You recall that one of the divine instructions given to Israel was: “Remember what Amalek did unto thee by the way; how he smote thee when thou wast weary.” Amalek came in behind and struck at the foot-weary and the tired. You recollect the craftiness of Ahithophel when he laid his schemes before Absalom for the assault upon David in the day of the rebellion: “I will come upon him while he is weary.” Ahithophel was never for a moment a match for David, no match for his skill, agility, and command; but when David was limp, and exhausted, and weary, Ahithophel would attack. That is part of the craftiness of evil; sin waits until we are off our guard, until we are no longer alert, but relaxed and susceptible-then it thrusts at us with unpitying subtlety.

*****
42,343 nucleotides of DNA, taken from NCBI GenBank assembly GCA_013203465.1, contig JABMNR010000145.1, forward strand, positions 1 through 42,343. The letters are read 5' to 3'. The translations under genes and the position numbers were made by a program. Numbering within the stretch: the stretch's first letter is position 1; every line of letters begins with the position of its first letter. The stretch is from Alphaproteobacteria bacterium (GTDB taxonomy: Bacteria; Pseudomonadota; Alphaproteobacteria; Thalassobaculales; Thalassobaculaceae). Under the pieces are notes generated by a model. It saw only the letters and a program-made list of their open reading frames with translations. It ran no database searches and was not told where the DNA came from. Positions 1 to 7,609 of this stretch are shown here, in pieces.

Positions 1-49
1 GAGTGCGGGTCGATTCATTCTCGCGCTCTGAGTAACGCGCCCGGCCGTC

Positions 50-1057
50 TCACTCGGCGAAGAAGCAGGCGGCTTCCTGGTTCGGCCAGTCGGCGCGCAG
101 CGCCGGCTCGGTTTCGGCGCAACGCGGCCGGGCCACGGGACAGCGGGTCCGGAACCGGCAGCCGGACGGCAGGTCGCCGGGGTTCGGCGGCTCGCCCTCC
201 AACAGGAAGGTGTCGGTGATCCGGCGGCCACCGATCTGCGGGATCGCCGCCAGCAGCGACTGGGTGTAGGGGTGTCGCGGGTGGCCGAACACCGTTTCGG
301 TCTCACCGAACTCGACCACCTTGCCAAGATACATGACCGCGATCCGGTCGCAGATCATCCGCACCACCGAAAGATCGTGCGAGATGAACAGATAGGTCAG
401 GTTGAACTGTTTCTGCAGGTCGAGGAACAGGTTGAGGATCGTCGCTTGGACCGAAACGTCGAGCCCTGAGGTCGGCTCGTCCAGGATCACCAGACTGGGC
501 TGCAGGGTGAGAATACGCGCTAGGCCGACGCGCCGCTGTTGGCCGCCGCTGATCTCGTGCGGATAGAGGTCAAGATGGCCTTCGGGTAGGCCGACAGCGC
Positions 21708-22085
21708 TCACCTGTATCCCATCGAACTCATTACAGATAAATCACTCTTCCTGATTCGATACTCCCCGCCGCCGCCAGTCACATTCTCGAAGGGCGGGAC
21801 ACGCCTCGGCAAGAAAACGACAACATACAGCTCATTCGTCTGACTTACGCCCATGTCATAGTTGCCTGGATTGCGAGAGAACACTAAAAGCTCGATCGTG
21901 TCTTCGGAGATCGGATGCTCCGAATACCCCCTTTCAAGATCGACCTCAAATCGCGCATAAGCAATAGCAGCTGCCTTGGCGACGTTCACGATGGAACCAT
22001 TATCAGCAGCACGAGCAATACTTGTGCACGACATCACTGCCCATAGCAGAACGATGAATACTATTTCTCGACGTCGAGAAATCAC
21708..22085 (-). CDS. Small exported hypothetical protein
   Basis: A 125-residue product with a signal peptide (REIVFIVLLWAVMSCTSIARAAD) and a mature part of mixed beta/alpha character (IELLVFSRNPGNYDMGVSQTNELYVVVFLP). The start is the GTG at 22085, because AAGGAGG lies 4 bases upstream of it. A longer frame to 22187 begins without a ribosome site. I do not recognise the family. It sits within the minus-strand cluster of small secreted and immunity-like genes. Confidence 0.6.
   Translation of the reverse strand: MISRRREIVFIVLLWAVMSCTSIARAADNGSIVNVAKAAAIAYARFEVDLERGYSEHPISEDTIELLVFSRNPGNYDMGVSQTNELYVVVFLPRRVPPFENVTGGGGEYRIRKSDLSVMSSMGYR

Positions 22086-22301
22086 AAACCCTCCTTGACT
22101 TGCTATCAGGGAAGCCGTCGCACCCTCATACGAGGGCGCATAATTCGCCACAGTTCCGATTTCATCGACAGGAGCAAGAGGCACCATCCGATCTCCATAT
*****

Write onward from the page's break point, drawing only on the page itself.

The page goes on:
Dante discovered that a far worse enemy for a man to face than the lion and the leopard was the wolf, because the wolf gives no open fight; he does not meet you front to front in honest battle. He has not the lion’s strength or the leopard’s swiftness, he has his own deadly subtlety. His policy is to keep his victim on the move, furtively following here and there, sometimes behind, sometimes on the right hand, sometimes on the left, until the weary fugitive becomes an easy prey. You know that if the hawk and the dragonfly went after every bird and every insect that crossed their line of vision, they would end the day weary and unfed. It is the fashion of the hawk and the dragonfly to go after one bird or insect until it falls. It is the habit of the weasel not to run after every rabbit in the warren, but after one rabbit until the little panting fluffy thing becomes the weasel’s prey.